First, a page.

Hermann, when he could and his political speaking engagements allowed, would join Carin to visit the house. And he of course would charm, as usualy did, the young men clustered around him. Usually by recalling his past flying feats that he had performed so many times during the war. Of special interest to the excited young men was his ‘Iron Cross’ first class and his’ Pour Le Merite’ (the Blue Max) that he had brought into the mission hall to display to the many young men with much pride. Even allowing them to hold and admire both medals.
He also spoke with passion about the cause of the party. And how it performs an imporrtant role in these difficult times the country was going through. He even signed up many of them in joining the party and its then growiing ranks.
But for Carin there was also an unexpected re-awakening in her spirtual journey that returned her to her childhood religious roots forged in her faith so long ago in Sweden.
“The Luthran Seamans Refuge may have been established rather like the conditions and rules of the popular “YMCA.” The original logo of that association interestingly enough had Pax Christi as a backdrop. Also shown with an open A.V. Bible turned to John XVII on its masthead reading:’ That they all may be one.’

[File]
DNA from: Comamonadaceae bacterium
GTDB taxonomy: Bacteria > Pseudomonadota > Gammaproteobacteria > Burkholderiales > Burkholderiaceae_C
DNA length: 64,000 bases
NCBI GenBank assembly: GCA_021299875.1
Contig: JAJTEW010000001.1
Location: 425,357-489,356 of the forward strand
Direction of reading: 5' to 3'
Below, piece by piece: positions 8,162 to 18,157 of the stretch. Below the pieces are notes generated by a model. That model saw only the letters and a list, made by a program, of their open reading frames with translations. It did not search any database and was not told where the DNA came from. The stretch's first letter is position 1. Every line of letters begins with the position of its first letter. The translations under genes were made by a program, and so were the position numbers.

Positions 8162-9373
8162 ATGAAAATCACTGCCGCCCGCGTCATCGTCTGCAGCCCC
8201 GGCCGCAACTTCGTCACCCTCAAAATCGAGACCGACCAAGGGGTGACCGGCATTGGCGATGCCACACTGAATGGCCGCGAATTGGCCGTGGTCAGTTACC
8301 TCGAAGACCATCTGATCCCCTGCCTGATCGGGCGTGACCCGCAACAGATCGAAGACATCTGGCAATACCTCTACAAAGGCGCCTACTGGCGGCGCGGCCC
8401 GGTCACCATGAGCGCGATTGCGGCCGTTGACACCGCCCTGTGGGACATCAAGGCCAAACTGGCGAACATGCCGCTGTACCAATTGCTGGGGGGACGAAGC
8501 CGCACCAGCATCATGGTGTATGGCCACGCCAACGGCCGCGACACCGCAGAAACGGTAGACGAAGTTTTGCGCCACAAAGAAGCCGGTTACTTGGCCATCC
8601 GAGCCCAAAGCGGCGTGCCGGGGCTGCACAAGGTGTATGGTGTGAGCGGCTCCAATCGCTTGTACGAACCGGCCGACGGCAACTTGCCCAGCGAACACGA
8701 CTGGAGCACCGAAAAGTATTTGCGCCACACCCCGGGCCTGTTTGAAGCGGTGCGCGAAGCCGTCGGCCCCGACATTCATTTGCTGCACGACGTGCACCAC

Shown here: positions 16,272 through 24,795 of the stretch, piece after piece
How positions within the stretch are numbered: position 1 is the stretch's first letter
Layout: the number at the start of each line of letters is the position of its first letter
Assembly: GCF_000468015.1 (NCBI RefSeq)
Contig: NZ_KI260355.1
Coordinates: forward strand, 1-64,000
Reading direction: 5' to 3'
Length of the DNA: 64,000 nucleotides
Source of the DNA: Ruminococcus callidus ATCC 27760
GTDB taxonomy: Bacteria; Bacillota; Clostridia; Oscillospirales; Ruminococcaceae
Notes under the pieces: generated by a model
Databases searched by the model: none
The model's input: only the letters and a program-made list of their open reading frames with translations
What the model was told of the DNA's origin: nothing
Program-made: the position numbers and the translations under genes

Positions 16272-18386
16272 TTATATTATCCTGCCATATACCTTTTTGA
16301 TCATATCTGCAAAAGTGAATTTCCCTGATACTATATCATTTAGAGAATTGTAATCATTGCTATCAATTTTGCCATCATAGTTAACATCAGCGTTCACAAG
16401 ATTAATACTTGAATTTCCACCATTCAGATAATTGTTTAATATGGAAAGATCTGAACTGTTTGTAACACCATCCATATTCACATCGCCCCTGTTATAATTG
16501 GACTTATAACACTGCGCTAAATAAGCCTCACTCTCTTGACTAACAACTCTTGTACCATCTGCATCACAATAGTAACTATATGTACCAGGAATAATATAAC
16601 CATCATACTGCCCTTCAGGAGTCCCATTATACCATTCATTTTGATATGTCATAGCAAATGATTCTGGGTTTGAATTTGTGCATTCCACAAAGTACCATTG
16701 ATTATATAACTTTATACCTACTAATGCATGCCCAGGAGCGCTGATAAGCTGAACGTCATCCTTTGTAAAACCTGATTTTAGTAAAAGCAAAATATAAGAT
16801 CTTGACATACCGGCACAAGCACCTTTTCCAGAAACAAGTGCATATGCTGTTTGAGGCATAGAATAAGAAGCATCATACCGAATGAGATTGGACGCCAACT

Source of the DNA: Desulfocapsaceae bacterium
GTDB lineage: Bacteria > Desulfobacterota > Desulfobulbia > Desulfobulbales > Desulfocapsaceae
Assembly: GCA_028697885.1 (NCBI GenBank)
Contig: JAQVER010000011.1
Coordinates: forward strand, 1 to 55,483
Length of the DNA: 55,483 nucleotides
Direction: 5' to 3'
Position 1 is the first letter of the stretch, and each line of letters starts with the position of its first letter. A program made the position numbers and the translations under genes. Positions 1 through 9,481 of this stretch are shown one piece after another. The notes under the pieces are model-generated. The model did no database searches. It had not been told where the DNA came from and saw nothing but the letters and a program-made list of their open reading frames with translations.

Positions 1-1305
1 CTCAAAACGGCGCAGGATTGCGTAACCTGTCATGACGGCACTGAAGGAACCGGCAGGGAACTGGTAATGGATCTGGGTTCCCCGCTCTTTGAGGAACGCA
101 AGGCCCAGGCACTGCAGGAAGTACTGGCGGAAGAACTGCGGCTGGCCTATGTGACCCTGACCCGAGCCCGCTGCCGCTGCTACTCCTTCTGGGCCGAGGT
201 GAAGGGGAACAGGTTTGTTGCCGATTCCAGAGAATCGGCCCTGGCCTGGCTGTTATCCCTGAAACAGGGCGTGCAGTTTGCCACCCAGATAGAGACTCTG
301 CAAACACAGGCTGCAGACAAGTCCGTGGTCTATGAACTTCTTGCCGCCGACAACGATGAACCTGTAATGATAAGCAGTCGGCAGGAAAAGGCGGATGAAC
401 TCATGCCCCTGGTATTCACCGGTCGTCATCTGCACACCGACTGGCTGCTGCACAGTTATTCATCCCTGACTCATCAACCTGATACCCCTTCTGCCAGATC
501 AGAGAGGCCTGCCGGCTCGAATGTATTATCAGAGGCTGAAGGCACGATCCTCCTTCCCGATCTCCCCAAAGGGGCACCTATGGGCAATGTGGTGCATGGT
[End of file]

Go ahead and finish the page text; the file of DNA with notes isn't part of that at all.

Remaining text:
(This would later be modified and not for the better either!)
During the next few days pastor Bergmann after his encounter with Carin in the Tiergarten had invited her to visit the refuge. And she gladly accepted. She was delighted to meet and be surrounded by so many young fellow country men and to speak to them in her own language.
“These are rough, but well travelled sons of the seven seas.” As pastor Per liked to call them. He knew each man’s name and birthday and where they hailed from in Sweden.
She would visit when possible with Karen and also to attend the clinc for medical updates and excercises for her own still perilious state of health.
One morning she was introduced to an older man who introduced himself as pastor Raf. He was one of the governing bodies of the Seamans Refuge and took his duties concerning the refuge very seriously. He had not as a young man sought the calling of the clergy as an occupation, but had seriously considered a career in the Royal Swedish Navy, but a defective left eye had denied him this desired vocation.
Some years ago he had authored a small devotional study of the old Testament Book of Psalms. And had presented a signed copy to Carin, who at first was rather cautious about opening its pages and reading its spiritual words. In the past she had always been rather suspicious concerning the writings of the Old Testament. She knew of course that it was all about history. Concerning amongst other other things, the daily survival of the downtroden Hebrew race in a barren, hostile dangerous terrain that was always rightfully theirs given to themby God. Their persecution by the Egytians and other aggressive races had brought death in their wake over their long blooded stained history.